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United States v. Nolan

United States District Court, W.D. Missouri, Western Division

November 15, 2016

United States of America, Plaintiff,
Matthew A. Nolan, Defendant.


          John T. Maughmer United States Magistrate Judge

         Defendant Matthew Nolan (“Nolan”) on November 17, 2015, was charged in a single count indictment for violating 18 U.S.C. § 922(g)(3). That criminal statute provides:

It shall be unlawful for any person . . . who is an unlawful user of or addicted to any controlled substance . . . to ship or transport in interstate or foreign commerce, or possess in or affecting commerce, any firearm or ammunition; or to receive any firearm or ammunition which has been shipped or transported in interstate or foreign commerce.

18 U.S.C.A. § 922(g)(3). Nolan now has pending before the Court a motion to dismiss the indictment [Doc. 26]. Nolan asserts that Section 922(g)(3) is unconstitutionally vague and violates the Second Amendment, due process, and equal protection. Having reviewed and considered the parties' arguments, the undersigned recommends that the Court deny the motion to dismiss.

         With regard to vagueness, it must be initially noted that Section 922(g)(3) has survived prior scrutiny by courts considering such a claim. See, e.g., United States v. Edwards, 540 F.3d 1156, 1162 (10th Cir. 2008); United States v. Edwards, 182 F.3d 333, 335-36 (5th Cir. 1999); United States v. Purdy, 264 F.3d 809, 812 (9th Cir. 2001). In any event, since Nolan does not assert any First Amendment issue, his challenge must be pursued as an “as applied” constitutional challenge. United States v. Powell, 423 U.S. 87, 92, 96 S.Ct. 316, 319-20 (1975). Consequently, any vagueness challenge is not ripe and will need to await trial where the actual evidence can be examined. See, e.g., United States v. Matthews, No. 14-CR-00060-W-DW, 2015 WL 2170380, at *2 (W.D. Mo. May 8, 2015).

         With regard to Nolan's Second Amendment claim that Section 922(g)(3) is unconstitutional in light of the Supreme Court's decision in District of Columbia v. Heller, 554 U.S. 570, 128 S.Ct. 2783 (2008), the issue has previously been decided by the Eighth Circuit in United States v. Seay, 620 F.3d 919, 925 (8th Cir. 2010), which found:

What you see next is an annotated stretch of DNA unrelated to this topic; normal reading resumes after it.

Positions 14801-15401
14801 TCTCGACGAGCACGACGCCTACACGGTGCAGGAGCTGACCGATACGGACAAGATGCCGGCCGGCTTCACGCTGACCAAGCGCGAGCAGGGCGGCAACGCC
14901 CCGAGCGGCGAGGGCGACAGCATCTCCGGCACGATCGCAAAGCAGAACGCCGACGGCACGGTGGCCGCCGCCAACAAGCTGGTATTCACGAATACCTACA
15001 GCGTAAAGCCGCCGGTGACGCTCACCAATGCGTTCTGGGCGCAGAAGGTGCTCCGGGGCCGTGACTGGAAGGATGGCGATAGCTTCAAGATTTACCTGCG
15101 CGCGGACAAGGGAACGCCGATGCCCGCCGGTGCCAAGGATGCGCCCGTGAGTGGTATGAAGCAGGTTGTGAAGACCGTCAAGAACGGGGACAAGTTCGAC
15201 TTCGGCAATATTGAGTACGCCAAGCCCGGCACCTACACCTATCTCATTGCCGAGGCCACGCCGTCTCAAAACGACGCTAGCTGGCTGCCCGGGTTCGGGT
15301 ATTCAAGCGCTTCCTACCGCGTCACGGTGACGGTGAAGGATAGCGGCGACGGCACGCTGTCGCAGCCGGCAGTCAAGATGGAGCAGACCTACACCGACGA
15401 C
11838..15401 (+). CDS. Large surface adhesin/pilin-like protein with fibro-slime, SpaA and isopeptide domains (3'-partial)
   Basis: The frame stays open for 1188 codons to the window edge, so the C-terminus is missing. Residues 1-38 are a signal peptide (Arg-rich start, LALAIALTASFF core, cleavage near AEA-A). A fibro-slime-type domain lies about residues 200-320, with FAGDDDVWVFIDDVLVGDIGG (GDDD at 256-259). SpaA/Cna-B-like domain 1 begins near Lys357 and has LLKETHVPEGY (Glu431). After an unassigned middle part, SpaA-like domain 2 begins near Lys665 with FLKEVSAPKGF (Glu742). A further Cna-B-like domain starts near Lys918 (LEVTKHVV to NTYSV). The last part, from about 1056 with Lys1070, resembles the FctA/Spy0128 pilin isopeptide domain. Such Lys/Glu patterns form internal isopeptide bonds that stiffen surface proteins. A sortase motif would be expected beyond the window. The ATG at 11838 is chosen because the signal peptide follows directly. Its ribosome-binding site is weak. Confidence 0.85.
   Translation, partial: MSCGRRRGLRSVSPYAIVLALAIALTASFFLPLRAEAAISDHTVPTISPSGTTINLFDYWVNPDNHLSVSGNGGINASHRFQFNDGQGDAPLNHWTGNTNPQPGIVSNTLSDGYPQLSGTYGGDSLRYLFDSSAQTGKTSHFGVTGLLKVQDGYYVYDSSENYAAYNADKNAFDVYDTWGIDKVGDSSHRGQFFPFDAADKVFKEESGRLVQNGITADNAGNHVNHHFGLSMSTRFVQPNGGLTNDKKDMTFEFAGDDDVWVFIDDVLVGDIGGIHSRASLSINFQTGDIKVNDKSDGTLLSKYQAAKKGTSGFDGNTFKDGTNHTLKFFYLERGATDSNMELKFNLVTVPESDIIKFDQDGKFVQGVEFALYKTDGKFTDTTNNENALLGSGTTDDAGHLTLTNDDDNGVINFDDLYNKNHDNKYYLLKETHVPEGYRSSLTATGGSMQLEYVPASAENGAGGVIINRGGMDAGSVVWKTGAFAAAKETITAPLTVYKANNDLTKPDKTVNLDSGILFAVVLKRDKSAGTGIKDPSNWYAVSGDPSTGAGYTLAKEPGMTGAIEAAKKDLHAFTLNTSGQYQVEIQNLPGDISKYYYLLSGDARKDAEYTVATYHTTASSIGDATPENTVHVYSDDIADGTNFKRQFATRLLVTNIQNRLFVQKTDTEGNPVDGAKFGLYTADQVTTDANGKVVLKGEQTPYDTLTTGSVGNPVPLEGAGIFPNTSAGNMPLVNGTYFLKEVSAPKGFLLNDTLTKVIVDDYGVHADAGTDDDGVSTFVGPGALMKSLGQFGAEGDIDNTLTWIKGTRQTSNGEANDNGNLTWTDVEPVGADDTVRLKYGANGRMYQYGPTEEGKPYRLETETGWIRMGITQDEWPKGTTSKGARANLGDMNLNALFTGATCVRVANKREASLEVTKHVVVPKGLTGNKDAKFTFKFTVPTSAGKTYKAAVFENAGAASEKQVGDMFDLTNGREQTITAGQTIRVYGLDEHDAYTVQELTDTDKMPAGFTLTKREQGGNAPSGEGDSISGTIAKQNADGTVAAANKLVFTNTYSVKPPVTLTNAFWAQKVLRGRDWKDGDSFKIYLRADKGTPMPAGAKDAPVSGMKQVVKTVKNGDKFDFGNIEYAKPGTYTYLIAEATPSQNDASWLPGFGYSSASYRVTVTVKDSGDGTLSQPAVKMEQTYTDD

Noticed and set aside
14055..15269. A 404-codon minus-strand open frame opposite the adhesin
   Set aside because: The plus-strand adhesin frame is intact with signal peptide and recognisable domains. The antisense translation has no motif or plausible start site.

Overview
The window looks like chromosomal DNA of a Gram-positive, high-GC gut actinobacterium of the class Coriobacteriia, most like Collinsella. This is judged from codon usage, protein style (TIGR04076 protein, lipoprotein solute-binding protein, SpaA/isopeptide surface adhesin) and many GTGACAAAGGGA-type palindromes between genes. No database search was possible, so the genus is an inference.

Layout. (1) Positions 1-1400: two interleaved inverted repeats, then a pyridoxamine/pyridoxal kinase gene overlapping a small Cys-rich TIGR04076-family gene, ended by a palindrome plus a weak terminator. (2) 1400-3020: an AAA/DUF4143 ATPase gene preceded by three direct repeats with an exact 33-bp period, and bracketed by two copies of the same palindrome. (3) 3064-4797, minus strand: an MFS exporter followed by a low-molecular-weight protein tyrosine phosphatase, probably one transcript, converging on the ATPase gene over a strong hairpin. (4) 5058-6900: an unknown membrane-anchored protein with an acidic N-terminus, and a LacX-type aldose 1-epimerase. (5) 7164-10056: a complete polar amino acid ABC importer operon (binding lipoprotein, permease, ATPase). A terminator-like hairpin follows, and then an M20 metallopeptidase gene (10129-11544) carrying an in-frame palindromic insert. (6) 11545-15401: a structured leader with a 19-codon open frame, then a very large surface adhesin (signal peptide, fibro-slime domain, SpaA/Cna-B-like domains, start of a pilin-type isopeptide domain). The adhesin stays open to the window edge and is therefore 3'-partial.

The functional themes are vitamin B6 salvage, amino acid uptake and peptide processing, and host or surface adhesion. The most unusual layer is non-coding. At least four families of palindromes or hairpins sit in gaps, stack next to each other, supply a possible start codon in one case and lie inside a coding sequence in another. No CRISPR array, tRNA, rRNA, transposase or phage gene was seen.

Nothing in [the defendant's] argument convinces us that we should depart company from every other court to examine § 922(g)(3) following Heller. Further, § 922(g)(3) has the same historical pedigree as other portions of § 922(g) which are repeatedly upheld by numerous courts since Heller. Moreover, in passing § 922(g)(3), Congress expressed its intention to “keep firearms out of the possession of drug abusers, a dangerous class of individuals.” United States v. Cheeseman, 600 F.3d 270, 280 (3d Cir.2010). As such, we find that § 922(g)(3) is the type of “longstanding prohibition[ ] on the possession of firearms” that Heller declared presumptively lawful.

Seay, 620 F.3d at 925.

         With regard to equal protection (and due process[1]), Nolan argues that Section 922(g)(3) is unconstitutional because it draws an impermissible distinction based on a classification. The initial step in equal protection analysis is to identify the government's classification of groups and the next step is to determine the level of scrutiny. Nolan argues that Section 922(g)(3) must be analyzed using strict scrutiny. However, the Supreme Court has cautioned:

[E]qual protection analysis requires strict scrutiny of a legislative classification only when the classification impermissibly interferes with the exercise of a fundamental right or operates to the peculiar disadvantage of a suspect class.

Massachusetts Bd. of Retirement v. Murgia, 427 U.S. 307, 312, 96 S.Ct. 2562, 2566 (1976) (per curiam).

         Section 922(g)(3), by its terms, arguably classifies individuals seeking to possess firearms into two groups: those who are unlawful users of or addicted to any controlled substance and those who are not. The former group is restricted from possessing firearms. Nonetheless, the classification does not impede any Second Amendment rights. As the Court made clear in Heller, the “core” (or fundamental) right enshrined in the Second Amendment is “the right of law-abiding, responsible citizens to use arms in defense of hearth and home.” Heller, 554 U.S. at 635, 128 S.Ct. at 2821. The classification drawn in Section 922(g)(3) does not impede this core right since - by definition - it applies only to citizens who are not law-abiding. Strict scrutiny is not appropriate.

         Equal protection claims not involving fundamental rights are analyzed under either intermediate scrutiny or a rational basis test. The Court need not decide which test is appropriate in this case since Section 922(g)(3) survives under both. Under intermediate scrutiny, the question is whether there is a ‘reasonable fit' between the challenged regulation and a ‘substantial' government objective. The Court finds the analysis in United States v. Carter, 669 F.3d 411, 417 (4th Cir. 2012) persuasive in finding that Section 922(g)(3) meets this criteria. ...

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